Eltham residents have set up a petition to demand Greenwich University and Greenwich Council secure the future of the historic Winter Garden in Avery Hill Park.
The petition comes days after the council’s deputy leader accused one of the area’s local councillors of playing politics in questioning its attitude to the building.
Built for Victorian mining magnate “Colonel” John Thomas North, the Grade II-listed structure is said to be the largest temperate winter garden in the country after Kew Gardens.
But campaigners say the university, which announced plans to sell the Winter Garden and surrounding teaching facilities in December 2014, is threatening to leave the adjacent mansion boarded up when it vacates the building at the end of 2018.
Already, large areas of the structure are in a poor state of repair, and neighbours are fearing for the building’s future.
University and council ‘stalemate’
Campaigners say the stalemate is down to a disagreement over what to with the building, which the university bought from Greenwich Council for £1 in 1992.
Many of the university’s teaching facilities on the site have moved to a new home in Greenwich, and it abandoned a lottery bid aimed at restoring the Winter Garden after deciding to leave.
While the university had hoped to build some housing on the site, the council is said to be insisting it says in educational use – reportedly wanting to relocate a secondary school on the site. Campaigners say it is unlikely a secondary school could raise the funds needed to restore the Winter Garden.
The Save Avery Hill Winter Gardens Campaign, which is holding a public meeting at Christ Church Hall, Eltham High Street at 7.30pm on Thursday 27 July, want the council and university to come up with a “mini-masterplan” for the site to help determine its future.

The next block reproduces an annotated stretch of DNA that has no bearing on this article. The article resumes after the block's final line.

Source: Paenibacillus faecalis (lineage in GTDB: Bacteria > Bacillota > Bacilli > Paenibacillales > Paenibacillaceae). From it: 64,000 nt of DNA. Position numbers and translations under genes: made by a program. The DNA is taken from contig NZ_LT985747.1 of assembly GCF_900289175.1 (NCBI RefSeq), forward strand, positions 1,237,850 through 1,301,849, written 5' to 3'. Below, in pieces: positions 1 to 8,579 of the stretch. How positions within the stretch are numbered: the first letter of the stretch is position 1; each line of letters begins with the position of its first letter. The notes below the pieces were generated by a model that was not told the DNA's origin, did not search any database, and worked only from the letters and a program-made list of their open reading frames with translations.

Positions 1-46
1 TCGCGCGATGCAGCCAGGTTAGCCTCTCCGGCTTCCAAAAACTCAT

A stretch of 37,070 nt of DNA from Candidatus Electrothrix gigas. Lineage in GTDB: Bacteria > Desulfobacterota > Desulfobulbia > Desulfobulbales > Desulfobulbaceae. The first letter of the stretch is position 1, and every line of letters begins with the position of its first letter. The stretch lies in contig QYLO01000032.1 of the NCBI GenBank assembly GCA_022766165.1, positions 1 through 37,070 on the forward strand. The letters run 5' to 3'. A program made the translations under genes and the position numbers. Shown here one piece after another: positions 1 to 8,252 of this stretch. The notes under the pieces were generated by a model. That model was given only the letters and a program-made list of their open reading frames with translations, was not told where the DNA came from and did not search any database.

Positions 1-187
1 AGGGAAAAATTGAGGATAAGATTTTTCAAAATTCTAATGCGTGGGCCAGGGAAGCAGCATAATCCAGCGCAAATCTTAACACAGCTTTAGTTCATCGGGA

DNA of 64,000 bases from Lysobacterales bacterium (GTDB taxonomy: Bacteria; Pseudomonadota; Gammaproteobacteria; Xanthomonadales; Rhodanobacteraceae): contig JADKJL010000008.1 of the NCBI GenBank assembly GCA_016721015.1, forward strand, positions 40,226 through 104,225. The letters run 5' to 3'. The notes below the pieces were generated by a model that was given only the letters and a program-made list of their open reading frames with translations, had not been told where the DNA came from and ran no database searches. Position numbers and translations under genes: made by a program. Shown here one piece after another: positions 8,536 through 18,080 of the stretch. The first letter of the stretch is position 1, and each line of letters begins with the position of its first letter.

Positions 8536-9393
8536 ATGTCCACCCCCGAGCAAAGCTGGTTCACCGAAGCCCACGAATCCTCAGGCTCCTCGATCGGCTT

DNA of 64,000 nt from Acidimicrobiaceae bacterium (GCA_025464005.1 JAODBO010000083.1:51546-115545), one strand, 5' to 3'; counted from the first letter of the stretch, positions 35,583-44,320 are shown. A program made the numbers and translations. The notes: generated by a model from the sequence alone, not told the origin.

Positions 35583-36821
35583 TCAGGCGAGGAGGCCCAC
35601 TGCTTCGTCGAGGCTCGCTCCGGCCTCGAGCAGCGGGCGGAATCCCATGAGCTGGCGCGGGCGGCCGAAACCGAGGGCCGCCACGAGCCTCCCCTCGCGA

The matter was raised by Eltham South councillor Nuala Geary at last week’s full meeting of Greenwich Council. In a written response, deputy leader Danny Thorpe said a meeting had been arranged for this month between the council, the university, and Historic England, adding: “It is the university’s responsibility to ensure they meet their obligations in respect of the Winter Garden and the wider site.”
But asked by Cllr Geary if a representative of the Friends of Avery Hill Park could attend the meeting, Cllr Thorpe said it would be “inappropriate at this point”.
And pressed on whether his response meant the council had no obligation to protect the Winter Garden, Labour’s Cllr Thorpe accused the Conservative of “twisting my words in public”, saying the council had “a keen interest” in keeping the Winter Garden open, but it was the university’s responsibility.
He added: “Please stop trying to turn this into a little election issue in advance of the next election, because we’re standing up for people, and holding people to account, and I can only hope you are too, Councillor Geary.” (You can watch the exchange here, 36 mins 40 secs in.)
Cllr Geary later said she was “stunned by the sarcasm” of Cllr Thorpe’s response.
The Avery Hill Winter Garden petition is hosted on 38 Degrees and can be signed here. A hard copy version is in the park’s cafe.
Greenwich Council is considering whether or not it should buy the University of Greenwich’s Mansion site in Eltham, according to a written answer given at Wednesday night’s council meeting.